In so doing, it noted that because the off-track betting facility’s business was legal under the laws of all interested States, it fell under the “safe harbor” provision of Section 1084(b). The court further noted that, in enacting the IHA, Congress had only created a private cause of action for damages on the part of certain parties and did not intend that there be government enforcement.
Consequently, the court concluded that the plaintiff could not use the IHA to avoid the applicability of the “safe harbor” provision-that is, “to transform an otherwise legal OTB business into a criminal racketeering enterprise.” The court was not confronted with and did not consider the question whether, for purposes of Section 1084(b), placing a bet is “legal” in a State that specifically prohibits it by statute but does not attach criminal penalties to the prohibition.
Olson further noted that Cohen’s argument that the account wagering (versus credit wagering) was legal because all the money was located within Antigua did not escape the reach of the Wire Act’s section 1084(b).
Olson argued (and the Supreme Court endorsed through denying certiorari) that the holding that Cohen needed only to intentionally knowingly engage in the conduct, not that he had to knowingly understand it to be illegal, was the scope required for a Wire Act conviction.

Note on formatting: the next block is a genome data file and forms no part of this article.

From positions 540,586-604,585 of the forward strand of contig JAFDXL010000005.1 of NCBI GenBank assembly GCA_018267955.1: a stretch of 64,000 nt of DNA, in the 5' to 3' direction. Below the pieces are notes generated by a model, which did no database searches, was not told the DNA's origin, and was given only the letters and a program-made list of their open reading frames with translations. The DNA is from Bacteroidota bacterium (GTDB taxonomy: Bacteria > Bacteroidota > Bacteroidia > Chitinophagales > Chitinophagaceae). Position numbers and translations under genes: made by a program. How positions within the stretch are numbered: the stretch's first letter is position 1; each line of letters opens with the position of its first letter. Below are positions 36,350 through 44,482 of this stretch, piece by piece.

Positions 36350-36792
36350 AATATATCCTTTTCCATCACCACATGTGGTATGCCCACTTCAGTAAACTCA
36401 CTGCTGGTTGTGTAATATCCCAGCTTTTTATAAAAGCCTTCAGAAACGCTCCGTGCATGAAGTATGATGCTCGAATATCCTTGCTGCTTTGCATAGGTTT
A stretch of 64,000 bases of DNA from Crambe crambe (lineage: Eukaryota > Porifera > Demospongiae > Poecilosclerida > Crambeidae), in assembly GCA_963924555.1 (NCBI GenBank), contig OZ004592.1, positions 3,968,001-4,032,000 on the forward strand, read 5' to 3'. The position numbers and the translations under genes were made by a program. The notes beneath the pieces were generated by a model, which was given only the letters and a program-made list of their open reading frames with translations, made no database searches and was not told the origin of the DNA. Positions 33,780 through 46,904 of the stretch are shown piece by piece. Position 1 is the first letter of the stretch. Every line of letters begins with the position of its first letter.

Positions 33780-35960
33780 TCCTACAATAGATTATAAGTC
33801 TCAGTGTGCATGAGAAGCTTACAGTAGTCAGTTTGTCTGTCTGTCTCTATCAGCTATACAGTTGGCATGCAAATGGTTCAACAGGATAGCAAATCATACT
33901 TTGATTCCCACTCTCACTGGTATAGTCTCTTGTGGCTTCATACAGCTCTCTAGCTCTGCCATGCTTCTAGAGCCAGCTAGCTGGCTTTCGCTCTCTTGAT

The lawsuit filed on behalf of Neopollard argued that the new Wire Act interpretation expands the scope of the statute beyond that intended by the statute’s congressional authors. Namely, the Wire Act was only ever intended to apply to sports betting and the NH court agreed.
There is not a great deal of overlap in Olson’s arguments in the Cohen case and the Neopollard filing. Olson does reference repeatedly — even back in 2001 — that the scope of the Wire Act requiring the underlying betting activity involves sporting events.
Interestingly, the May 2002 filing even pre-dates the Fifth Circuit’s holding that the Wire Act only applies to sporting events and contests. While these prior statements do not bind the federal government, they are informative.
They suggest the 2011 Virginia Seitz Wire Act opinion was long-held as the government’s view of the scope of the Wire Act, and the 2018 opinion is, in fact, a rogue interpretation of the statute.